Agatha Au Naturel

Agatha4This is technically my first completed knit of 2016! I started it last August and finished the knitting part at the very beginning of November… but then I waited for two months and a half to weave in the ends and sew on the buttons, no idea why! When I finally got to it, it was nice spending an hour or two on the finishing touches and getting the impression of having made a whole cardigan in so little time!

Agatha1This Agatha cardigan is my seventh Andi Satterlund sweater/cardigan, and my third time using Drops Nepal yarn (a wool and alpaca blend). What can I say, I’m a creature of habit! I have nothing new to say about the yarn, it’s still very pleasant to work with and to wear, and its only negatives would be that it sheds a little bit of hair on any dark clothes I wear with it, and that it has a strong smell when it’s wet.

Agatha2As for the pattern, it uses the same construction as all of Andi’s sweater patterns, but I would rate it as a little bit more difficult than the other ones I have knit. With the different lace panels of the body that don’t have the same number of rows in their respective repeats, it took me a long time to memorize the repeats and I constantly had to refer to the diagrams, save for at the very end. So nothing complicated per se, but it did require more concentration than the other ones I’ve made, and I am kind of in awe of the people who chose this pattern as their first sweater!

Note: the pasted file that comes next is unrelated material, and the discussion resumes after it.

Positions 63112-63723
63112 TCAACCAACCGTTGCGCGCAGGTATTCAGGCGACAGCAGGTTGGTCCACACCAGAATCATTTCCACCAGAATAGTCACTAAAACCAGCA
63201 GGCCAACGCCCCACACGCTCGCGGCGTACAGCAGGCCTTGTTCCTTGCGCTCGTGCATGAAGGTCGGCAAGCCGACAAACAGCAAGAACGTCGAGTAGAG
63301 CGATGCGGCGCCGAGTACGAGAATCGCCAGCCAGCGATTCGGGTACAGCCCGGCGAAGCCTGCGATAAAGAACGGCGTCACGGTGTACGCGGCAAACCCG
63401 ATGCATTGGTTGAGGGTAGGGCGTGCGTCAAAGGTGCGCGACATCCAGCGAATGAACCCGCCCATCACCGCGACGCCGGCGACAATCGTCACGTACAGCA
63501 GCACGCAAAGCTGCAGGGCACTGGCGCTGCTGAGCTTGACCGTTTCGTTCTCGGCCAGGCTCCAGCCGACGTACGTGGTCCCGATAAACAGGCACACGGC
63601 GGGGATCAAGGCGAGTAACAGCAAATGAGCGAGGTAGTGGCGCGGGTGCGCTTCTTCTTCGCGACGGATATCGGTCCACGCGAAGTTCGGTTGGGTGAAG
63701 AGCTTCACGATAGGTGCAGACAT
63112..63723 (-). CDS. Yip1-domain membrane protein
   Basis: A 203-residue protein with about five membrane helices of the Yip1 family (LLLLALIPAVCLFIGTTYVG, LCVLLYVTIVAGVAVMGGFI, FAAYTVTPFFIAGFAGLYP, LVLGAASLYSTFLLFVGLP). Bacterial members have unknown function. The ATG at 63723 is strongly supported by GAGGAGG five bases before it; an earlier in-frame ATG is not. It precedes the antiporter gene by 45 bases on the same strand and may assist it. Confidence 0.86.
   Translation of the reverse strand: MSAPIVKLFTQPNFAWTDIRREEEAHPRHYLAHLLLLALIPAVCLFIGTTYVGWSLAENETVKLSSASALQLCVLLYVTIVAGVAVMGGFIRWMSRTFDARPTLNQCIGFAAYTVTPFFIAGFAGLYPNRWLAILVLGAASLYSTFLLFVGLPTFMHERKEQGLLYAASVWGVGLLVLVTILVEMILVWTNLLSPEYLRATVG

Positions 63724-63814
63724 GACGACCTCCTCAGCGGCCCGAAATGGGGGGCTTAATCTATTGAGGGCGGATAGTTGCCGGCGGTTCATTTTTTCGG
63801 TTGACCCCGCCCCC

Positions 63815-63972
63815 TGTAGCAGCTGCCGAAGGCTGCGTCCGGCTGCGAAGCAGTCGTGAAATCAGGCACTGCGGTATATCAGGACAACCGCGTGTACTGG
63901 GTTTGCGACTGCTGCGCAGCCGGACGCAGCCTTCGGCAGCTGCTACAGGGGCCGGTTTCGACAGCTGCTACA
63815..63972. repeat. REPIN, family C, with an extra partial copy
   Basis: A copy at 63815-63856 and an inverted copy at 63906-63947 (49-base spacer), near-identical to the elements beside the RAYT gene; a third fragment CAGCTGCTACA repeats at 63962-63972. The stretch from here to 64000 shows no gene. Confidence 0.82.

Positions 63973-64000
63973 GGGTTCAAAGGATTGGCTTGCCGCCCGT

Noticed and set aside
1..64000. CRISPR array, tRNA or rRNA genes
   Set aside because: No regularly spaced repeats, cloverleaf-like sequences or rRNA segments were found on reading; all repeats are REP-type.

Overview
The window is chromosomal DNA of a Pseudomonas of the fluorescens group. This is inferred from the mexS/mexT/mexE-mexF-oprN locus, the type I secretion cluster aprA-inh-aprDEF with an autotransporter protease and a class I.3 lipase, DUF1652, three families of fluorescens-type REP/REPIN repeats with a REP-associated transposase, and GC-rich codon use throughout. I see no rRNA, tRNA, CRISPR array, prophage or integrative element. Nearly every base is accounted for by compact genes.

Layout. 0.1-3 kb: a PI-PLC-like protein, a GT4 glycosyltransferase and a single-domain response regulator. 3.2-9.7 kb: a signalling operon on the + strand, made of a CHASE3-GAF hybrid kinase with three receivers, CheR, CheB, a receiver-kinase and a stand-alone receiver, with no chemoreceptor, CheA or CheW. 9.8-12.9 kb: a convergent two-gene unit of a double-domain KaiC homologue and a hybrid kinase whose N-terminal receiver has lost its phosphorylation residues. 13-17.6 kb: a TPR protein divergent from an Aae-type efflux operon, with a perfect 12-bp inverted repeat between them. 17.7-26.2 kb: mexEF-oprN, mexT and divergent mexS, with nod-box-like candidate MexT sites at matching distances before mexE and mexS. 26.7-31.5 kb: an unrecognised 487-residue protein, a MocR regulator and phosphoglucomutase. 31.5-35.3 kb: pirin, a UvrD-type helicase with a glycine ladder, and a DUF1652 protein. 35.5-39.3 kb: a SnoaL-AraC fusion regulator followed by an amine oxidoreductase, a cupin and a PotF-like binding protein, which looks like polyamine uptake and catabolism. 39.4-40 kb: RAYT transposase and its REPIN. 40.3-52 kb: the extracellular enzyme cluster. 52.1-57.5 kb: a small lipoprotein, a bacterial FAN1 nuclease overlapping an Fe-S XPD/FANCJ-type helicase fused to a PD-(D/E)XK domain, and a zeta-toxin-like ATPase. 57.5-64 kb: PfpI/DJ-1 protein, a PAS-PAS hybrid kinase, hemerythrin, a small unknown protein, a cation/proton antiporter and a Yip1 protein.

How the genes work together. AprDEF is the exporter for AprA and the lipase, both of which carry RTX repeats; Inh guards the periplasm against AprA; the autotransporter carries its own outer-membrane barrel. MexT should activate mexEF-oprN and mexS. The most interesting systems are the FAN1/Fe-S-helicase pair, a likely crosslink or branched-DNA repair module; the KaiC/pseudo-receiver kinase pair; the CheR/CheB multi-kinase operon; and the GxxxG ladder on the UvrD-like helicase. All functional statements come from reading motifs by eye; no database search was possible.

Agatha5There are two little things I’m not in love with on the finished cardigan: the first one is the fact that the upper sleeves are a touch too wide for me, even though I made my usual size (Ravelry notes here). When I look back at the pictures of the pattern, I see that’s how they are supposed to fit, and it’s probably just that I’m used to a closer fit, so nothing serious there.

The other small negative is entirely on my part: I don’t know how I managed that, but I messed up the top buttonhole, which ended up way too close to the edge of the button band! I realised that when sewing on the buttons, so I attached the top button accordingly at first, but then I realised I mostly (more like, always) wear my cardigans open, so it made more sense to sew the button on the same line as the other ones, and have it look crooked when the cardigan is closed (i.e. possibly never) rather than when it is open. Plus, I can also wear it with all buttons closed but the top one like I did in some of the pictures here. Come to think of it, the top buttonhole is on the part I knit last, so if it still bothers me after wearing the cardigan for a little while, I could always reknit it… Though I doubt it will be the case!

Agatha6Speaking of buttons, they are one of the things I like most about this cardigan! For once I found what I wanted in my stash: they are a series of six buttons that my mother had rescued from an old jacket she threw away years (decades?) ago, and I love their vintage style; I think they pair extremely well with the natural colour of the yarn and the style of the cardigan.